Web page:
Live map of electricity production highlights carbon criminals

    This live map of electricity production and consumption is really interesting, on a number of levels. First, it’s great that it exists! It really helps show, for example, that Poland needs to get its act together.

    But also, design decisions matter. For example, the focus on carbon, while important, obscures the fact that nuclear might help get us out of the current mess but is really storing up problems for future generations.

    Map showing Europe coloured different shades of green, yellow, orange, and red

    electricityMap is a live visualization of where your electricity comes from and how much CO2 was emitted to produce it.
    Source: electricityMap | Live CO₂ emissions of electricity consumption

    The world's most popular websites, mapped

    Years ago, iA had a map of the web which was much smaller and less intricate than this. My son had it up on his bedroom wall. The digital world is a lot more complex and a lot less English-speaking that it once was!

    “As internet access has spread rapidly throughout developing countries in the last decade, the popularity of non-English websites has increased considerably—about a third of the world’s most visited 50 websites are based in China, with Tmall, QQ, Baidu, or Sohu surpassing Amazon, Yahoo, and even Facebook in terms of traffic,” Vargic says. “There is also a much larger [number] of popular Indonesian, Indian, Iranian, Brazilian, and other sites than even [a few] years ago.”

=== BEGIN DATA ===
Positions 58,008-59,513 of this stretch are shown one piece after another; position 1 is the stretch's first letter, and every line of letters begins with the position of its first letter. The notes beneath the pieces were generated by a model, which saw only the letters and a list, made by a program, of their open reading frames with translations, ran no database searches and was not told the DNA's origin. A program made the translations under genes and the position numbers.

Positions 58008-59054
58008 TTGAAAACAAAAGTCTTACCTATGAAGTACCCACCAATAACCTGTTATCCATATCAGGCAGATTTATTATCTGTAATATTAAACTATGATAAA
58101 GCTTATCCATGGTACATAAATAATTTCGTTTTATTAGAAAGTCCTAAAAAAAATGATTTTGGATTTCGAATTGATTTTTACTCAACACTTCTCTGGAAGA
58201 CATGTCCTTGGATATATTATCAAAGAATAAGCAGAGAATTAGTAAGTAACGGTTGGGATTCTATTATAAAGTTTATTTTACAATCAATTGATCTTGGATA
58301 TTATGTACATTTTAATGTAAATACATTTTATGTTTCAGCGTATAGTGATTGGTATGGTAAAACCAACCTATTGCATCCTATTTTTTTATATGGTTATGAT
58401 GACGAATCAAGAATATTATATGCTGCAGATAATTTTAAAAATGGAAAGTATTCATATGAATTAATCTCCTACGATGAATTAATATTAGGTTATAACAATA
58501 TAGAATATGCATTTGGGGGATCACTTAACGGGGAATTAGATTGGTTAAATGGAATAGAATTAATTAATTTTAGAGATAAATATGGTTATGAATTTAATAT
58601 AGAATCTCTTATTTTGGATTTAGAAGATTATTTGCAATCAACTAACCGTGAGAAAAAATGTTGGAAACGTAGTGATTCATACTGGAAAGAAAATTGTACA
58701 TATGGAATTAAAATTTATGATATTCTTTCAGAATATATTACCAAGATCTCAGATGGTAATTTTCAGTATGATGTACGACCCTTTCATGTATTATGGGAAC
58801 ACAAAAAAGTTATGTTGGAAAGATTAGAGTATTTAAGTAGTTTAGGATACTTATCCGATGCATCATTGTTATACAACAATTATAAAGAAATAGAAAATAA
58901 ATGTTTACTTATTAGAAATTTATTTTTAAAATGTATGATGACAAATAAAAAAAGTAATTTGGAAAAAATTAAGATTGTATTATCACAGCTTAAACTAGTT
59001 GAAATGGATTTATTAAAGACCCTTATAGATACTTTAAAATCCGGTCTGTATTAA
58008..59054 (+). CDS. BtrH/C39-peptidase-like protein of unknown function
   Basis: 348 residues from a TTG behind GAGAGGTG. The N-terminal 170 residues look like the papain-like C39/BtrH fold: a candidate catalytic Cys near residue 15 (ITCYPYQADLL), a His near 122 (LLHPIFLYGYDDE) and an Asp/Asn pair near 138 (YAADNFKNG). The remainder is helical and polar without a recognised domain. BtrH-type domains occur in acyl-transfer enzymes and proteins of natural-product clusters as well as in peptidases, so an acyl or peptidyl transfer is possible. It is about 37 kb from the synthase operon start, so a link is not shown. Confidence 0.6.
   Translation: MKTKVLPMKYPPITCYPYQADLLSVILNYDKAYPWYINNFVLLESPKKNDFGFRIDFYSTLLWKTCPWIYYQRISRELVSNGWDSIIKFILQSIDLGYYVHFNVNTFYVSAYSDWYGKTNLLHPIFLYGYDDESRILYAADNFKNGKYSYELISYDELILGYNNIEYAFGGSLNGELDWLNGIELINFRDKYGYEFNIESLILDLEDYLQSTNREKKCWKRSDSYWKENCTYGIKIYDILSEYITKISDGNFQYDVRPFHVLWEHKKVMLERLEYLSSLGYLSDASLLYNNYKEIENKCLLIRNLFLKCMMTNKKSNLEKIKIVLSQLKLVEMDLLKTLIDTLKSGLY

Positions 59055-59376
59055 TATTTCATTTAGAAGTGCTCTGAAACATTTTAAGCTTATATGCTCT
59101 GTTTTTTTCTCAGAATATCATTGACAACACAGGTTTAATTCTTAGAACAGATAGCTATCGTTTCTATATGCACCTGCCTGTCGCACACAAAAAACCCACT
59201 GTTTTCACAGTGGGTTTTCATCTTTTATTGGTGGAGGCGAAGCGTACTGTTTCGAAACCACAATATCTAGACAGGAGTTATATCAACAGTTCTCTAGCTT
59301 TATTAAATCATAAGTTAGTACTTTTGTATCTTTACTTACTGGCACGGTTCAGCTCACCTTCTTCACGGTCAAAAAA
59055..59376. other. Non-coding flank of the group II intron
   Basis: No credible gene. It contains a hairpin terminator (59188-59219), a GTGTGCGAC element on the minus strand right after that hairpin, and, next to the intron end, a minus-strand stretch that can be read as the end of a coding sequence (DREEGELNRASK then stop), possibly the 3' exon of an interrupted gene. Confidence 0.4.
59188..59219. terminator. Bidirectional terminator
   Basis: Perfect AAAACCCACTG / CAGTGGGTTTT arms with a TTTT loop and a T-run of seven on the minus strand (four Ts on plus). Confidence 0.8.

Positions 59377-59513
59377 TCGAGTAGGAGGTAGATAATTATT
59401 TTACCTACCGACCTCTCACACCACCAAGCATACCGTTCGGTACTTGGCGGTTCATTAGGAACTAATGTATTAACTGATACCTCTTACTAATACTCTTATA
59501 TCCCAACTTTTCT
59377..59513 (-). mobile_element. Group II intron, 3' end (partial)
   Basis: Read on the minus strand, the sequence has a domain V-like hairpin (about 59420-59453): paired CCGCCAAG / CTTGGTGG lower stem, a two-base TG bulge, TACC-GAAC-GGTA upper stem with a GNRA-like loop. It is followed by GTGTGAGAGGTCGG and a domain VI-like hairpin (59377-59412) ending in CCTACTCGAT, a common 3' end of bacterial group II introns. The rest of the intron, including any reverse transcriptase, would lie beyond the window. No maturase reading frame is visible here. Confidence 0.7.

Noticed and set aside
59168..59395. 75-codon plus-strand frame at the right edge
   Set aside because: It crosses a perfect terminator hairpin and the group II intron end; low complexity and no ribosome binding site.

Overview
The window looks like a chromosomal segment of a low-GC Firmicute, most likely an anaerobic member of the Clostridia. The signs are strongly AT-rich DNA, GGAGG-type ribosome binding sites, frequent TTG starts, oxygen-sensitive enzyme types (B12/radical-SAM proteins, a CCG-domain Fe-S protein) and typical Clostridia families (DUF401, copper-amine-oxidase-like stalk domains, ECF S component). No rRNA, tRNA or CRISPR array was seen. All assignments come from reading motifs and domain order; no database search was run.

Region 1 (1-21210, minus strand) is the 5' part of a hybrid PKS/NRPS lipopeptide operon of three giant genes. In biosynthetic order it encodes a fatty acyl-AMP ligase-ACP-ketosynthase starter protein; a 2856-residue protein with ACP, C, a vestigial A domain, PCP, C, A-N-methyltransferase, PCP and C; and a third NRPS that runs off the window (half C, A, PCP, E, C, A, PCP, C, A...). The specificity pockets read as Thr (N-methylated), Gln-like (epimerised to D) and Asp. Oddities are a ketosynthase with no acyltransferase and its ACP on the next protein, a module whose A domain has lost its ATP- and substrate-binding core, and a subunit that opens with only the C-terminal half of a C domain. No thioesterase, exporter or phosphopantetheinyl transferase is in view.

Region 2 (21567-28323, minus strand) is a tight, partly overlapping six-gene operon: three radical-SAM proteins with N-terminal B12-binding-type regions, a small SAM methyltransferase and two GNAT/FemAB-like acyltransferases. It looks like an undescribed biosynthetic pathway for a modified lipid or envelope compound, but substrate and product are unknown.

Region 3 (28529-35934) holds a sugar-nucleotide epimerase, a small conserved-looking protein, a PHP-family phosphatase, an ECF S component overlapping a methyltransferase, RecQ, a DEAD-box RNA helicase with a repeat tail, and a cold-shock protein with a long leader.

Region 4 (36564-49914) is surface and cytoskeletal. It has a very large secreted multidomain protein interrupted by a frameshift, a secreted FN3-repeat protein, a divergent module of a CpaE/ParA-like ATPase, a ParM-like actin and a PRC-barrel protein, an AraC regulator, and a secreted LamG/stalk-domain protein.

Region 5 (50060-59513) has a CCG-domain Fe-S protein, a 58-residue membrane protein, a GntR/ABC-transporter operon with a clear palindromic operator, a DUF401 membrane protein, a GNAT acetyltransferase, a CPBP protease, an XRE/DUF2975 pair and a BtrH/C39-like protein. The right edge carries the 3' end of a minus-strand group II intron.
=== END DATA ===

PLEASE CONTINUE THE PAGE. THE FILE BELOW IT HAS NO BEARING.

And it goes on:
Source: Think you know the world's most popular websites? Think again | Fast Company

    Would you be nuked?

    In the light of the recent false alarm about the nuclear attack on her home of Hawaii, Amy Burvall shared this website in our Slack channel.

    You can play about with it to find out what would be the effect of different sized nuclear bombs hitting somewhere near to you. I live in Morpeth, Northumberland, UK so, as you can see from the map below, although we may die from radiation poisoning, an attack on our nearest city of Newcastle-upon-Tyne wouldn’t flatten buildings here.


    Makes you think.

    Source: NUKEMAP